As widely anticipated, the FOMC left interest rates unchanged with all nine voters in agreement. Some comments were of note, on the balance sheet the central bank said, ‘the Committee expects to begin implementing its balance sheet normalisation program relatively soon, provided that the economy evolves broadly as anticipated’. This is a small change from ‘later this year’ which was the previous language. Essentially, this leaves the consensus market view that a ‘tapering of investment’ announcement will be made at the September 20th meeting, the next time the Fed meet.
Also on the outlook for inflation and growth their view appears sharply unchanged and said it 'expects that economic conditions will evolve in a manner that will warrant gradual increases in the federal funds rate', adding, 'the stance of monetary policy remains accommodative, thereby supporting some further strengthening in labour market conditions and a sustained return to 2 percent inflation'. The statement described the risks to the outlook as 'roughly balanced', and that inflation developments are being 'monitored closely.' Interestingly, the next rate hike to carry a probability of 50% or more is now March 2018, with December at just 44.5%.
About an hour before the Fed announcement we saw a 5-year US Treasury auction which went amazingly well, with indirect bidders being awarded 69.8% of the issue; the second largest ever indirect award on record. Indirect bidders include asset managers, hedge funds, foreign central banks, domestic money managers and other financial institutions, that can bid for paper on a non-competitive basis. The US Treasury will accept all non-competitive bids and then competitive bids in order of increasing yield. The higher level of bids pulled yields lower causing a rally across the yield curve, leading up to the Fed meeting announcement. This move sparked a similar rally in European sovereigns this morning with German 10-year yields down 4.1bps, and even the Gilt market fell 3.7bps early in the trading day.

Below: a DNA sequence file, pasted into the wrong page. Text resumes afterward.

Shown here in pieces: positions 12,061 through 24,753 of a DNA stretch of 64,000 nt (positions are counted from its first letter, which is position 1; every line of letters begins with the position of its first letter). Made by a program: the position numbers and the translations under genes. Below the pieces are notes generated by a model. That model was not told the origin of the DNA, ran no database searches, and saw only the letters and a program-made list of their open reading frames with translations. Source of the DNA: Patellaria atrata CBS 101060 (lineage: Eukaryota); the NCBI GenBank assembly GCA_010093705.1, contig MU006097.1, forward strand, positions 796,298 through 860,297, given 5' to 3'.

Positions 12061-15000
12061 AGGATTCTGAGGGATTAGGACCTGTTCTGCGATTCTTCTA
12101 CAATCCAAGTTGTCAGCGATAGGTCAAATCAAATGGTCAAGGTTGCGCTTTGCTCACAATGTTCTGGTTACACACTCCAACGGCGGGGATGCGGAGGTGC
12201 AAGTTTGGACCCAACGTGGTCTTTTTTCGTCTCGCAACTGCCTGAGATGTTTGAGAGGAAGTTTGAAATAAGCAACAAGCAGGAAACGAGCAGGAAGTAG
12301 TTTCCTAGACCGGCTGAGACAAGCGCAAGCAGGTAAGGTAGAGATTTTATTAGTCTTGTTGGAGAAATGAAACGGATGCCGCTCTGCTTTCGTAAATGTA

Elsewhere, one of the concerns expressed - after the Saudi-led alliance decided to alienate Qatar - was the situation Qatari banks would find themselves in. Yesterday it was announced that Qatari banks’ foreign deposits in June fell to Riyals 171bn from 185bn in May, (a drop of around Usd 3.8bn). However, June’s local deposits went up Riyals 22bn, up to Riyal 600bn in total which we presume comes from repatriation by locals as well as liquidity from the government sector. We had already been tracking Qatari short rates to try and get a feel for the impact on the banks from the situation and any stress balance sheets were under. However, short rates have really shown very little funding pressures, we now have the reason, repatriation has offset the outflow from foreign depositors, easing the situation in the banking sector.